Wednesday, March 12, 2014

Pay It Forward

When I was in the fifth grade, I was reading below grade level. But my teacher helped me. She tutored me before school, after school, and sometimes during lunch in order to help me get up to speed.

A few months later, I couldn't afford to pay for the senior class trip because my foster mother wouldn't give me the money for it. She helped me again by paying my way for the trip.

When I was in eight grade, I was in this club called Show Choir, where we'd sing and dance, and travel to different states to compete against other performance groups. I couldn't afford to go to our competition in Hershey's Park, but my Show Choir director helped me raise the money to go.

A few months later when we had our end-of-year banquet and performance, no one came to pick me up at the end of the night. But my Show Choir director helped me. She had me spend the night at her apartment.

I didn't have a dress for my eight grade prom or graduation, but my guidance counselor and Show Choir director bought me two brand-new dresses, one for each occasion. Once again, they helped me.

I'm still in touch with my Show Choir direction and we sometimes have lunch or coffee together. Only now, I call her by her first name instead of her last.

When I was in high school, my guidance counselor and college advisor told me about this scholarship. I was hesitant to apply for it because I didn't think I'd get it. But they encouraged me to apply anyway. They helped me. And I invited both of them to the New York Times College Scholarship Awards Ceremony as soon as I found out that I got the scholarship.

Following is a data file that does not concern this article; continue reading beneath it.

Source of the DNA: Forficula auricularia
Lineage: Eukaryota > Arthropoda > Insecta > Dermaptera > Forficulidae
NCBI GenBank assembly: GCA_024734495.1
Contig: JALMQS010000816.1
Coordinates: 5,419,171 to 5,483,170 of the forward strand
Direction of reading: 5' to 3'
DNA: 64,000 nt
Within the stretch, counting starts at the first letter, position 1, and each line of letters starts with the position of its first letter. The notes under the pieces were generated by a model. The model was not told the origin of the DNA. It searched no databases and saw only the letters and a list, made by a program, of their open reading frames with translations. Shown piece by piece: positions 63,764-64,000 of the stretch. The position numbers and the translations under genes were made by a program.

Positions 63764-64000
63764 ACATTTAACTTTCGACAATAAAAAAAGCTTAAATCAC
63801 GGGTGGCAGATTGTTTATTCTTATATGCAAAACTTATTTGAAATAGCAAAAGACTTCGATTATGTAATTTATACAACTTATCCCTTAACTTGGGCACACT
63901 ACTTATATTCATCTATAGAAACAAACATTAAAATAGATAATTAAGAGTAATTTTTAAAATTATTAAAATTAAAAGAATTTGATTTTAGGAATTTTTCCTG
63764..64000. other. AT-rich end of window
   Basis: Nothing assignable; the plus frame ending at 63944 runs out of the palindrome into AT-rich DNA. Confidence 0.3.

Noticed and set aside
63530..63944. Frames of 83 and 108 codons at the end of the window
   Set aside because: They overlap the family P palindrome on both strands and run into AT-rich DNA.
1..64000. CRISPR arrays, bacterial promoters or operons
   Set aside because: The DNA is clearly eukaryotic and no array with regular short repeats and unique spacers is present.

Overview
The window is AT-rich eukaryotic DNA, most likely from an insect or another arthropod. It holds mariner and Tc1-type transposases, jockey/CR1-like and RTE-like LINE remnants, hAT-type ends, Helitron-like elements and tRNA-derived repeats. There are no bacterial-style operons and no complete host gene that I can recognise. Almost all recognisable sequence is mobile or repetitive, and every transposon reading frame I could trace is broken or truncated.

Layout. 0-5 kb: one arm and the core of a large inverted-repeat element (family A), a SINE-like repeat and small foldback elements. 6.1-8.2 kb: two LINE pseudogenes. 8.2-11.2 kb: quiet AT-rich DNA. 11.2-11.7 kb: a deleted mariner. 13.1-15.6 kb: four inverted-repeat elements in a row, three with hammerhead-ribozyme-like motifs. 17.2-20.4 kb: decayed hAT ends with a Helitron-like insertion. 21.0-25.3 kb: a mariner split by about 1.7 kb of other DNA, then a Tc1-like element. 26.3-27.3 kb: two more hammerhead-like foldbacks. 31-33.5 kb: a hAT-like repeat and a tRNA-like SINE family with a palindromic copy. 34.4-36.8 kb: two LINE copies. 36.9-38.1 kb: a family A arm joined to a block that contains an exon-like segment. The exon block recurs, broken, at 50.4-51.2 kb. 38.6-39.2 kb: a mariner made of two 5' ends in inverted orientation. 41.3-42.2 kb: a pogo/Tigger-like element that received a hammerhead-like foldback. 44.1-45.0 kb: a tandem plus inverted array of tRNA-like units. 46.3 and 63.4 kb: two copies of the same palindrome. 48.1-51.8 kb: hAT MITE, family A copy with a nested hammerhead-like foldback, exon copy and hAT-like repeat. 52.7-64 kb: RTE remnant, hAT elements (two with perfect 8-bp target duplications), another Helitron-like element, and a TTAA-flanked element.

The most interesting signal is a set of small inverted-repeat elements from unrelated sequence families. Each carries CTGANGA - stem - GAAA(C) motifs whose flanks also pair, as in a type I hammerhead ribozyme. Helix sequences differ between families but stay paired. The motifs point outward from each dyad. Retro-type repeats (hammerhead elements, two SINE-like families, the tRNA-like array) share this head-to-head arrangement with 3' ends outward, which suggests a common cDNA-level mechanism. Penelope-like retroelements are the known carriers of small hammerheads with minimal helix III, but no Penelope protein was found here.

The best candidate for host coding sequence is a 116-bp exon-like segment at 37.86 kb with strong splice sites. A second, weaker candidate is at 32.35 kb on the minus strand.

I'm still in touch with them, and already have plans to have dinner with my high school guidance counselor when she moves back to NYC later this year.

In college, my scholarship program provided me with a peer mentor as well as an adult mentor (who was former faculty member of Columbia). They also provided me with a summer job in the field of my interest. They helped me. A lot. 

During one college summer break and some weekends, I stayed at my Pastor's home because I didn't have any other place to go. There were times when I also stayed at a friend's house. That friend is now one of Aiden's Godmothers. Her mom and her, they helped me.

For the latter part of my college experience, someone took me under her wings, and invited me into her house and family. She was the first person I told when I found out I was pregnant. She helped me muster up the courage to share the news with other people. Since then, Aiden and I have spent weekends and holidays with her. We've been on vacation with her as well. I now tell people we're relatives -- blood couldn't make us any closer. She's helped me. A lot. 

I was helped. And that's how I made it through.

Throughout my entire life, I was helped. And so I pay it forward. By blogging. By writing. By mentoring. By showing up to work everyday and giving 100% to my students and parents and teachers.

If you were helped, then pay it forward. Someone will be blessed by you.


  1. We all need help at some point. Paying it forward is a good way to show gratitude. Very heartfelt posting.

  2. This is incredibly moving - and speaks to remarkable, determined, and amazing woman and mother that you are today. xx

  3. I definitely believe in paying it forward any way that you can. I am so blessed to have had so many people in my life who have helped me and my family. I don't take those moments for granted at all.

  4. That's awesome! Love this (although some parts saddened me, I have to admit).


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